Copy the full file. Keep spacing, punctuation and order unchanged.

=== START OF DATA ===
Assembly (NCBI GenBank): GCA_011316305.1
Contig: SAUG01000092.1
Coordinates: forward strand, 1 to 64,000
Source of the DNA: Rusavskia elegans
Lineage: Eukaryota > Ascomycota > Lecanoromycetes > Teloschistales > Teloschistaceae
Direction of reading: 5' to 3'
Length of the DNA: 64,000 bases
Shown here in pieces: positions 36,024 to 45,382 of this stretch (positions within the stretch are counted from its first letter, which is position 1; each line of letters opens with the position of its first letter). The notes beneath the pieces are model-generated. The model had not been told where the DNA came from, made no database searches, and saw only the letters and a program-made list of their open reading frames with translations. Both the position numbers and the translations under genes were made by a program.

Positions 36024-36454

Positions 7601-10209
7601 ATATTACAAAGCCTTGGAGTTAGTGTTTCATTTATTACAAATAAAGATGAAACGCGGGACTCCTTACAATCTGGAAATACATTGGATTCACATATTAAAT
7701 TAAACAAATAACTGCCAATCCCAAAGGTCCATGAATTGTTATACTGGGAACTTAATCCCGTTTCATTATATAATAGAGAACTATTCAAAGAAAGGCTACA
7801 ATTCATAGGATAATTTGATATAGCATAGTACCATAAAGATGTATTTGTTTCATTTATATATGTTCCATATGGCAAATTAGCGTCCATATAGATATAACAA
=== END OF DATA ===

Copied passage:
Assembly (NCBI GenBank): GCA_011316305.1
Contig: SAUG01000092.1
Coordinates: forward strand, 1 to 64,000
Source of the DNA: Rusavskia elegans
Lineage: Eukaryota > Ascomycota > Lecanoromycetes > Teloschistales > Teloschistaceae
Direction of reading: 5' to 3'
Length of the DNA: 64,000 bases
Shown here in pieces: positions 36,024 to 45,382 of this stretch (positions within the stretch are counted from its first letter, which is position 1; each line of letters opens with the position of its first letter). The notes beneath the pieces are model-generated. The model had not been told where the DNA came from, made no database searches, and saw only the letters and a program-made list of their open reading frames with translations. Both the position numbers and the translations under genes were made by a program.

Positions 36024-36454

Positions 7601-10209
7601 ATATTACAAAGCCTTGGAGTTAGTGTTTCATTTATTACAAATAAAGATGAAACGCGGGACTCCTTACAATCTGGAAATACATTGGATTCACATATTAAAT
7701 TAAACAAATAACTGCCAATCCCAAAGGTCCATGAATTGTTATACTGGGAACTTAATCCCGTTTCATTATATAATAGAGAACTATTCAAAGAAAGGCTACA
7801 ATTCATAGGATAATTTGATATAGCATAGTACCATAAAGATGTATTTGTTTCATTTATATATGTTCCATATGGCAAATTAGCGTCCATATAGATATAACAA